World-class athlete Scott Patterson of Anchorage is seldom prone to demonstrative reactions even when one is warranted, as was the case Saturday when he absolutely demolished the Crow Pass Crossing record.
So we’ll let others do some of the talking.
Patterson, 29, slashed more than four minutes from the 11-year-old record by running, climbing and power-hiking the 22-mile backcountry trail through Chugach State Park in a time of 2 hours, 50 minutes, 5 seconds. Racers climb a mountain pass, cross snowfields and boulder fields and wade across a waist-deep river during their journey.
It was Patterson’s seventh victory, but in six previous triumphs he always fell short of the 2010 record of 2:54:44 by Juneau’s Geoff Roes, and always by more than a minute.
Patterson looked untaxed and unscathed at the finish line, a little dirty but with no bumps, bruises or blood to speak of. He smiled and spoke about his record run through the wilderness without gasping for air.
“I’ve been chasing it for a long time. I didn’t really think it would happen today,” he said.
The gasping came later — much later — when other runners reached the finish line at the Eagle River Nature Center and heard Patterson’s time.
“Holy cow, man,” said second-place Ben Marvin, who was nearly 17 minutes behind in 3:06:50.
“Other-worldly,” said third-place Lyon Kopsack (3:11:18).
“Ridiculous,” said 13th-place Daniel Bausch (3:57:17).
At an informal awards ceremony, assistant race director and two-time winner Harlow Robinson recalled that when Roes broke the three-hour mark more than a decade ago, someone suggested the next barrier was 2:50.
“I didn’t know if that was humanly possible,” Robinson said.
That prompted women’s winner Christy Marvin, who won her sixth straight title, to chime in.
“Can I just say something?” she sad. “The trail has gotten harder, so that is very impressive.”
The wilderness race starts at the Crow Pass trailhead near Girdwood, where runners instantly get their hearts pumping by climbing 2,000 feet in the 3 miles that lead to the top of the 3,500-foot pass.
“I came through the pass pretty fast,” Patterson said, only to be edited by Robinson.
“Insanely fast,” Robinson said.
How fast? 28:42 for a race segment where 30 minutes is a coveted time.
Then there were the final 3 miles from Echo Bend to the finish line. Patterson ran the third-to-last mile, which includes a climb, in 6:28; he did the second-to-last mile in 5:51 and he did the all-uphill final mile in 6:15.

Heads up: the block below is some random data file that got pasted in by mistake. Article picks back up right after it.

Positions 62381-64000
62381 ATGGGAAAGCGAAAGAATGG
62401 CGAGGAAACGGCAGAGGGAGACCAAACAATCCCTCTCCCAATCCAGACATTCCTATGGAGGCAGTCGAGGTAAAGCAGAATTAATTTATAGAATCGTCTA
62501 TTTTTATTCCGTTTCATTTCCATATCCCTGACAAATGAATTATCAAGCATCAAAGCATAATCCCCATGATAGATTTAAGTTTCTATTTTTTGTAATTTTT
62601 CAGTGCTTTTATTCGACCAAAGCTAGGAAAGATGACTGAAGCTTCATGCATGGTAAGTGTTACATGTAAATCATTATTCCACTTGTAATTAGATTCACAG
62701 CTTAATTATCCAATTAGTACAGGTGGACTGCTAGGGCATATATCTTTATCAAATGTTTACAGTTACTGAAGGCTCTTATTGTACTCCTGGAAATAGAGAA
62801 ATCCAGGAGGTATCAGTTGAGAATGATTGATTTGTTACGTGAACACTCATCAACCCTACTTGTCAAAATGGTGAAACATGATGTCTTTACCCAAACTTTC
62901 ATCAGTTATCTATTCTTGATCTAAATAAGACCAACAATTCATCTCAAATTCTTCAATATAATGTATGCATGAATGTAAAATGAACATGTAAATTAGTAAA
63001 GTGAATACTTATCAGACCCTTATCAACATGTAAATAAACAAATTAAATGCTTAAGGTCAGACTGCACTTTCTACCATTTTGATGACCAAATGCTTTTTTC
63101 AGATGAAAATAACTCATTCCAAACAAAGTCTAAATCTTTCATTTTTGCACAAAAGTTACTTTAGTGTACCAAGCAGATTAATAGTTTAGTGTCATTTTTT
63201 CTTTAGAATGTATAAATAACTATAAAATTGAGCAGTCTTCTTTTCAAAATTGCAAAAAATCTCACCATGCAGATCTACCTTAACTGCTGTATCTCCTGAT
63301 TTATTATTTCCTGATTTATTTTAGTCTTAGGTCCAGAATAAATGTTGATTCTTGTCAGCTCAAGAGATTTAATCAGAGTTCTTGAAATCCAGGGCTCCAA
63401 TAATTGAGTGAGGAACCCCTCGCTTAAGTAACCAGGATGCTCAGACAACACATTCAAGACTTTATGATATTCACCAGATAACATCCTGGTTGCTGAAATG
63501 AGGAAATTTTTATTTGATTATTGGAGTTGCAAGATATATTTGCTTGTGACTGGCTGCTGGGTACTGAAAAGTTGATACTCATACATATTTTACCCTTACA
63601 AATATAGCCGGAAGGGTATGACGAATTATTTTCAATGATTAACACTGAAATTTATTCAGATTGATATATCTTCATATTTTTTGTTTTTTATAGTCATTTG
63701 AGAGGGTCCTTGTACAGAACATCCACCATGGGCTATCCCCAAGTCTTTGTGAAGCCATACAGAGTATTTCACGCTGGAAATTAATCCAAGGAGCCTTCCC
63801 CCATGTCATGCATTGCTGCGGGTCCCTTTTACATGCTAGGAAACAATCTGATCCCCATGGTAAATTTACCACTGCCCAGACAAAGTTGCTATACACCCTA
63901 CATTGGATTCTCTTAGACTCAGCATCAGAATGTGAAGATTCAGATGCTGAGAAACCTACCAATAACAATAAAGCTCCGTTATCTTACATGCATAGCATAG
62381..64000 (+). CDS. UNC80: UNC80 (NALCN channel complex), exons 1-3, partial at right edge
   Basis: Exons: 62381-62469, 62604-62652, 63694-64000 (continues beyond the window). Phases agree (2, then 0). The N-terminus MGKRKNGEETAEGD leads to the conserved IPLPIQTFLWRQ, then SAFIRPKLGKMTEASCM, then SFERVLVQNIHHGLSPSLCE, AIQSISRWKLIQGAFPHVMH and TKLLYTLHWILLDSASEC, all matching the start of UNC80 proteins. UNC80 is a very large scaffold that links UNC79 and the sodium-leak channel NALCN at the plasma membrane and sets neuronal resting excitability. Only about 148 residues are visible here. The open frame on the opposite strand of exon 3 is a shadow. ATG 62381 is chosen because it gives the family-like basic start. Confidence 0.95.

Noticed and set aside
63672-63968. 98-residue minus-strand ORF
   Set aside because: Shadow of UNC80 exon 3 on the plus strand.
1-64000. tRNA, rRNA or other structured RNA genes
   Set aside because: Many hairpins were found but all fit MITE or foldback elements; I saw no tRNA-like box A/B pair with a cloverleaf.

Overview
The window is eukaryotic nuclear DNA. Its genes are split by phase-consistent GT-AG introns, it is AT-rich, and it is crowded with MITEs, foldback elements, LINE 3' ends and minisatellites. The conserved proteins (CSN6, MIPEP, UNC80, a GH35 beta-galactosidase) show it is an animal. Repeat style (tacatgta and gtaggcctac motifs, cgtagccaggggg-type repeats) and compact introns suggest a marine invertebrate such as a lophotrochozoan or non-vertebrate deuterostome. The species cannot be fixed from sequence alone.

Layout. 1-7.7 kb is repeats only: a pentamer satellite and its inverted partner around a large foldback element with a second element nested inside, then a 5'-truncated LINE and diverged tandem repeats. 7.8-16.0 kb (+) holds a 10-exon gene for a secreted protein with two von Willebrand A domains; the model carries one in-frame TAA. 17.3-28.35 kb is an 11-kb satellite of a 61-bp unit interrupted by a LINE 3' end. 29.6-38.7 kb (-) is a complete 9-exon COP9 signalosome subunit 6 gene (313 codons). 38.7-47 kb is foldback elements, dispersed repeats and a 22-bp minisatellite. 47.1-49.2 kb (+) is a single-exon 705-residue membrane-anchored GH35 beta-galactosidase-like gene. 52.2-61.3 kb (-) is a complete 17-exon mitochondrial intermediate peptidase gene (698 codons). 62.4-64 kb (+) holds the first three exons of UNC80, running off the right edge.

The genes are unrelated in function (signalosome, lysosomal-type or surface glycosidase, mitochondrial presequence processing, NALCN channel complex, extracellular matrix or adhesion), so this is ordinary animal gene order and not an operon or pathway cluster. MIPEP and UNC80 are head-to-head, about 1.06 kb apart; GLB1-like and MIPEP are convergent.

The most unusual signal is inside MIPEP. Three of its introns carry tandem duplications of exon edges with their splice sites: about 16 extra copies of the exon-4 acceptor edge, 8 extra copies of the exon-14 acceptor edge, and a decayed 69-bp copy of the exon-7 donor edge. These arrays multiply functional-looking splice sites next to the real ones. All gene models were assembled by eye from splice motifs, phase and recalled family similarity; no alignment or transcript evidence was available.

Patterson said if someone had asked him about desired split-times the day before the race, “I woulda been like, ‘7s would be nice.’ ”
“I hit the boardwalk about a mile out in (2 hours, 44 minutes), and it was, ‘OK, I can do this,’ ’' he said.
Robinson said Patterson finished looking like he had just done a training run, and in a way, this was a training run for Patterson. He is an Olympic cross-country skier who placed 10th in the arduous 50-kilometer classic at the World Championships earlier this year, and he’s spending this summer roller-skiing and hiking mountains in preparation for the ski season.
Trail improvements in recent years have added a little elevation and distance to the race, but Ben Marvin and Lyon Kopsack joined Patterson with personal-bests on what all three deemed a fast trail. Brush-clearing by race volunteers made a difference on a trail that is often overgrown, they said.
“Best I’ve ever seen it,” said Marvin, 40, a veteran runner whose 3:06:59 ranks as the 13th fastest in a race that dates back to 1984. “A couple of years ago I lost the trail coming down the pass. I looked for it for about two minutes and then I realized I was standing in the middle of it.”
Fourth place went to race rookie Zack Bursell of Juneau, who had never been to Girdwood or Eagle River until Saturday, when he ran from once place to the other in 3:22:12.
“There were so many moments when I was unsure of the trail,” he said. “There was a guy named Max (Donaldson), and I passed him three different times because I’d get lost.”
Bursell, 28, is a part of Juneau’s trail-running community, and even though he had never stepped on the Crow Pass trail before Saturday, he’s familiar with the race because one of the race’s greatest champions is his neighbor — Geoff Roes, a four-time winner who owns two of the fastest Crow Pass times in history (Patterson owns the other two).
Two men came close to age-group records — Marvin and Matias Saari, who is the co-race director with Robinson; each year one gets to race while the other mans the finish line, and the next year they trade places.
It’s Marvin’s first year in the 40-49 age group, and he missed Saari’s age-group record of 3:06:37 by 22 seconds.
It’s Saari’s first year in the 50-59 age group, and his 10th-place finish in 3:32:52 left him 87 seconds off Tom Bronga’s mark of 3:31:25, set in 2011.
“I missed by a minute but I’ve got nine more chances,” Saari said.
“No you don’t,” Robinson reminded him, “because next year I get to race.”
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